A bit of history: former Senator Chuck Hagel’s first election win was a “stunning upset”. The votes were counted by a company called ES&S: Hagel then owned ES&S. So, the idea that Tagg could swing the election for his daddy is not at all farfetched.

Another bit of history: “Who votes, decides nothing. Who counts the votes, decides everything.” (Joseph Stalin)

Mr. B & C

Most of us have no idea where laws come from, or why they exist. Some folks think that laws are the product of a shadowy conspiracy that is bent on enslaving all free people; others think they are produced by lazy people eager to get cushy government jobs. In reality, laws are written based on a perceived need that a legislator hopes to address.

That need might be headlines for the legislator; it might be a real problem experienced by a constituent; it might be a budget shortfall or civil rights matter; or it might be to curry favor with a funding source, especially when the legislator needs campaign cash or another form of baksheesh.

The Help America Vote Act (HAVA) is an instructive example. It was largely written by Bob Ney (R-Cellblock Number 9) with help from a vendor who hoped to make a pot of cash after the law was enacted. It was rushed through, and was woefully incomplete when it became law – standards were not adequately defined, the state and local Boards of Election were not given enough money to implement it, and so on. Quite the Charlie-Foxtrot.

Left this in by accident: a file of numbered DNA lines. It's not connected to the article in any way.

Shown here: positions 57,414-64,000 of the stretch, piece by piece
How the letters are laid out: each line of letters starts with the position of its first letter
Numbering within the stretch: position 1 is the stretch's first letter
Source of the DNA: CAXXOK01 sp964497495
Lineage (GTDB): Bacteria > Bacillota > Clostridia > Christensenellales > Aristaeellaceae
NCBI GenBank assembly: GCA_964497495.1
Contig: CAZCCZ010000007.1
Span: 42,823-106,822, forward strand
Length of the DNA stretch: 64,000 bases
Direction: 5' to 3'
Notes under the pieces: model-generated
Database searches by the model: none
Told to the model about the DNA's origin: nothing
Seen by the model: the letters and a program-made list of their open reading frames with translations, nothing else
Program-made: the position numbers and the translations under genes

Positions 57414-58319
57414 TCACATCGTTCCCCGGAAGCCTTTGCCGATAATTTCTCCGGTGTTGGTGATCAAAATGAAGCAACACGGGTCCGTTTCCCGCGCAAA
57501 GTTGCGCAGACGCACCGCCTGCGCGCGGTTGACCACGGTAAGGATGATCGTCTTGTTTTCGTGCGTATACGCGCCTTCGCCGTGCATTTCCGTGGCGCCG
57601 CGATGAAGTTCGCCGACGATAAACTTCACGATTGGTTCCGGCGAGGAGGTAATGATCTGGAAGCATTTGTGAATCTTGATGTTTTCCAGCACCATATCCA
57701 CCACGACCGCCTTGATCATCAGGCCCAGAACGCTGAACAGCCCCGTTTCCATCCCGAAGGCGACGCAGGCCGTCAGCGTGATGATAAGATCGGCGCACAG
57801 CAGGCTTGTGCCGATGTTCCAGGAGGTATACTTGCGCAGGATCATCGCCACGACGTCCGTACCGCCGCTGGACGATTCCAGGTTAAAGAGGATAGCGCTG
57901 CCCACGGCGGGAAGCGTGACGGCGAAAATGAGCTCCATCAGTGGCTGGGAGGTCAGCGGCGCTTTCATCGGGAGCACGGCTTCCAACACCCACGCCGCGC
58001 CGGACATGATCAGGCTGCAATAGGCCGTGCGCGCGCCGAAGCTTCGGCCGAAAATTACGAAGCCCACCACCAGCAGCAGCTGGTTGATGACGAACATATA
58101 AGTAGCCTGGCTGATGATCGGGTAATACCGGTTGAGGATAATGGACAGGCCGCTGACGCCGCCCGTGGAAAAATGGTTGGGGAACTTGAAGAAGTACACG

However, some needs were met – the legislators got valuable media exposure and campaign contributions, and the vendors raked in big pots full of cash. And did the constituents benefit? In a word, no.  Because HAVA was never needed in the first place.

HAVA was based on the media-hysteria-fueled notion that American Elections were ‘broken’. And why were they supposedly broken? Because a few counties in Florida had problems with their vote-counting devices. Or so it seemed, after the media, campaigns, political types and the courts got done blathering on about the topic. Upon scenting some of that hot air, Ney and Co. decided that they could profit from the hysteria, thence HAVA. Nobody was willing to wait to find out what the root cause of the problem was: that wouldn’t have made the players any money or added to their influence in Washington and the media scrum.

So, after many millions of dollars were spent (and still are being spent – some of the new election systems do not work, you see), it was quietly disclosed that the reason those Florida counties had problems with their ballots was this: some idiot bought the wrong kind of paper to make the ballots. Cost to fix the real problem –a few thousand dollars.

Remember, laws are written to address a perceived need. The need to further fatten D.C. egos and various bank accounts was the one that Ney and his buddies addressed. The need of the citizens to have free and fair elections? Not so much.

Footnote: You might not consider the degradation of the ability to vote, the money that flowed into and out of legislators’ pockets, the unfunded mandates, or the general stench of greed, incompetence and corruption that surrounded the process to be akin to porn: this writer finds the whole mess to be far beyond pornographic.

Mr. B & C